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HERAUSFORDERUNGEN Islamic Banking

Munawar Iqbal
Ausaf AHMAD
TARIQULLAH KHAN

Islamic banking practice, which started in early 1970s on a modest scale, has shown tremendous progress during the last 25 years. Serious research work of the past two and a half decades has established that Islamic banking is a viable and efficient way of financial intermediation. A number of Islamic banks have been established during this period under heterogeneous, social and economic milieu. Recently, many conventional banks, including some major multinational Western banks, have also started using Islamic banking techniques. All this is encouraging. Aber, the Islamic banking system, like any other system, has to be seen as an evolving reality. This experience needs to be evaluated objectively and the problems ought to be carefully identified and addressed to.

It is with this objective that the Islamic Research and Training Institute (IRTI) of the Islamic Development Bank (IDB) presents this paper on Challenges Facing Islamic Banking, as decided by the IDB Board of Executive Directors. A team of IRTI researchers consisting of Munawar Iqbal, Ausaf Ahmad and Tariqullah Khan has prepared the paper. Munawar Iqbal, Chief of the Islamic Banking and Finance Division acted as the project leader. Two external scholars have also refereed the study. IRTI is grateful for the contribution of these referees. The final product is being issued as the Second Occasional Paper.

It is hoped that serious consideration will be given to the challenges facing Islamic banking identified in the paper. Theoreticians and practitioners in the field of Islamic banking and finance need to find ways and means to meet those challenges so that Islamic banking can keep on progressing as it enters the 21st Century.

Islamic Banking and the Politics of International Financial Harmonization

Kristin Smith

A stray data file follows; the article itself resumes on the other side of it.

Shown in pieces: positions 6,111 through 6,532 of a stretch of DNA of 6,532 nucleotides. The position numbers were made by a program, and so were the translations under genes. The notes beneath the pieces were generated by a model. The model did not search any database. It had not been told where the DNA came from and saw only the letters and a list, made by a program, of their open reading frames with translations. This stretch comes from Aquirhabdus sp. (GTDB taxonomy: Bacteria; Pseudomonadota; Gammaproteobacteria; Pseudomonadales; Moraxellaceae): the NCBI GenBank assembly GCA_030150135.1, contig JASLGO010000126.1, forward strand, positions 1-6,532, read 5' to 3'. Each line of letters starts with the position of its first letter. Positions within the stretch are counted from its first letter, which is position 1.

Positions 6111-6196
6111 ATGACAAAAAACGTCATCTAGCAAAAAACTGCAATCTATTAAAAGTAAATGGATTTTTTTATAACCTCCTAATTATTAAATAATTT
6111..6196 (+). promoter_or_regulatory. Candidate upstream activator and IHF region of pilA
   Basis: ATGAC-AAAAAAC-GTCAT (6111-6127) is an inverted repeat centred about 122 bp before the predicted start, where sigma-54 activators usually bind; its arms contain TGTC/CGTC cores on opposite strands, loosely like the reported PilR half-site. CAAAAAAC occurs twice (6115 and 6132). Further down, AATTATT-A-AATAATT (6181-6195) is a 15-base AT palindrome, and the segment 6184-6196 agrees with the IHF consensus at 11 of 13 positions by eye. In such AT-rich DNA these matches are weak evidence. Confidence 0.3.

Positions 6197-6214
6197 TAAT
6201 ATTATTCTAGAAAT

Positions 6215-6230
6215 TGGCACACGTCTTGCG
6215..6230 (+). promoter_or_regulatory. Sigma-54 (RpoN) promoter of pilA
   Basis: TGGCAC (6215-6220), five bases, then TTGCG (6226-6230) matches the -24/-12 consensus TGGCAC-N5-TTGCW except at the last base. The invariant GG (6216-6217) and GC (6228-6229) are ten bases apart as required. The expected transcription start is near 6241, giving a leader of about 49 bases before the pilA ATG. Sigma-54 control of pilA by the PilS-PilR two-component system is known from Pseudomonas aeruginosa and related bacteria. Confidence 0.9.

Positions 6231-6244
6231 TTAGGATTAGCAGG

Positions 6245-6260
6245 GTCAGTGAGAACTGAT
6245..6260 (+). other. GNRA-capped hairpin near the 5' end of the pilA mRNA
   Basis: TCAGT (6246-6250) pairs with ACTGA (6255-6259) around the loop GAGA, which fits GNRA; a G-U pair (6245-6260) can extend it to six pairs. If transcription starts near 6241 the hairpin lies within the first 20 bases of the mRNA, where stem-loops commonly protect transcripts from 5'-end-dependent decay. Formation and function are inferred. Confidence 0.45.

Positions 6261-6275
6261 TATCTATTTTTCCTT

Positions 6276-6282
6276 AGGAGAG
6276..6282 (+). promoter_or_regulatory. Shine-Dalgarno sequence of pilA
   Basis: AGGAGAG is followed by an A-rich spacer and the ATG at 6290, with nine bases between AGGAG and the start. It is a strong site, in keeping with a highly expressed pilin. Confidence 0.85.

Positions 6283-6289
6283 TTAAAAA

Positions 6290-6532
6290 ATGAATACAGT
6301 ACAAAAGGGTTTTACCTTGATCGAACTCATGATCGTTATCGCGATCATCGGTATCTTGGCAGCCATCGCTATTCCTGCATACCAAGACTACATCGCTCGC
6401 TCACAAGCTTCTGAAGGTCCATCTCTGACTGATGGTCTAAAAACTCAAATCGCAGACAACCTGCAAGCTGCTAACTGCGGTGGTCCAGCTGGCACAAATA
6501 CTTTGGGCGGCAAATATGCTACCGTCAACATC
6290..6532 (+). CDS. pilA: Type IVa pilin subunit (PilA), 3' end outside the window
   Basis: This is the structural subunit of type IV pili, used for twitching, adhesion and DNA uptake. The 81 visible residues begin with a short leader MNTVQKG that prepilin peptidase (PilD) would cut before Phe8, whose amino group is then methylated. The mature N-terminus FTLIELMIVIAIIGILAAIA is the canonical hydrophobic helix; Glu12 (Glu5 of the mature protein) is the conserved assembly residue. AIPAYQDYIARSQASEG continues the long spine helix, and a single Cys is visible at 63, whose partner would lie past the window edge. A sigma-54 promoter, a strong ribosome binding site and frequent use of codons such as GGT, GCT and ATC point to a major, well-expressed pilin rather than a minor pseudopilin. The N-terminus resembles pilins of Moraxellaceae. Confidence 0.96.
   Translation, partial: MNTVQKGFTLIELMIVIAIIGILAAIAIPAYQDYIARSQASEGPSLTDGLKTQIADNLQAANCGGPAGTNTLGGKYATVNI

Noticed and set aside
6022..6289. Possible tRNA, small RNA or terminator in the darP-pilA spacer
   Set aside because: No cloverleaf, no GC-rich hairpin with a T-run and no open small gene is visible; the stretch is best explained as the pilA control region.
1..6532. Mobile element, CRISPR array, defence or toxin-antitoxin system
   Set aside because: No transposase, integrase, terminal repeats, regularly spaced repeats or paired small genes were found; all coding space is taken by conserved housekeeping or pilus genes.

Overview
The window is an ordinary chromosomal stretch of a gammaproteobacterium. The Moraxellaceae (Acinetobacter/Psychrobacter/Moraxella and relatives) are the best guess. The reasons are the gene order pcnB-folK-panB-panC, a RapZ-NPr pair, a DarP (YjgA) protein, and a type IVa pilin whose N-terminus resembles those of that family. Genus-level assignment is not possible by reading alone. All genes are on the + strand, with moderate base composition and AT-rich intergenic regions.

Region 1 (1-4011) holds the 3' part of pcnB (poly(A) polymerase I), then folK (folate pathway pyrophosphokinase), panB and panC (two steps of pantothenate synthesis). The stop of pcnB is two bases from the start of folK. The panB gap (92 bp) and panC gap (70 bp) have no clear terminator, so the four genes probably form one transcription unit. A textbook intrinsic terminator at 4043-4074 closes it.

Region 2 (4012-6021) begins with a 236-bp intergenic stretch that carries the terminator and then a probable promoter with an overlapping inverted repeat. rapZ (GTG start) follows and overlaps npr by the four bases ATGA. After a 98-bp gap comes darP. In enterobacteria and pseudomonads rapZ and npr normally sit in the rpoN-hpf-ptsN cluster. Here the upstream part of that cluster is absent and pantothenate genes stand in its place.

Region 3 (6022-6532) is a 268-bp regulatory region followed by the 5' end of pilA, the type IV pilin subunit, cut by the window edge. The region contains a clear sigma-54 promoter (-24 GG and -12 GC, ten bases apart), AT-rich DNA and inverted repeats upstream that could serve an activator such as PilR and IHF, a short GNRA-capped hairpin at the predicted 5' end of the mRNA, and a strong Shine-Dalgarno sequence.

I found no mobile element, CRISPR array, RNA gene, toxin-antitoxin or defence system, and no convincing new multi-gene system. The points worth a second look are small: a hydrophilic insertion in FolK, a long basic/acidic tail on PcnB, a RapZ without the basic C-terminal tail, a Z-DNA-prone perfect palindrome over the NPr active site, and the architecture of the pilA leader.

In the mid-1970’s, the Arab Gulf made a dramatic entrance onto world financialmarkets. In one year, oil prices quadrupled, precipitating the fastest transfer of wealth inthe twentieth century. Many Gulfis who previously had no dealings with financialinstitutions had their first introduction to banking. It quickly became apparent howeverthat there was a tension between the institutions and norms underlying Western financeand the prevailing belief amongst many Gulfis that earning interest is forbidden by Islam.Throughout the Gulf, and particularly in Saudi Arabia, religiously observant individualschose to leave their money in non-interest bearing accounts rather than contraveneIslamic law.This cultural difference opened up the space for entrepreneurs to mediate betweenthe global system and local beliefs and customs. The result was the creation of Islamicbanks: financial intermediaries that offer services similar to those of conventional banks,but through financial instruments legally structured to comply with Islamic religious law(Shariah). The entrepreneurs behind this institutional innovation have been able to createa profitable niche for themselves amongst the religiously conservative populations of theGulf. Beyond their marketing advantage, they have likewise used demands for paritywith conventional banks to receive government contracts, and the desire of foreigninvestors to present a “local” face on their business to market themselves for jointventures. Their advantages are not strictly economic, however, as my research into theIslamic finance industry in Kuwait, Bahrain, and the UAE has shown.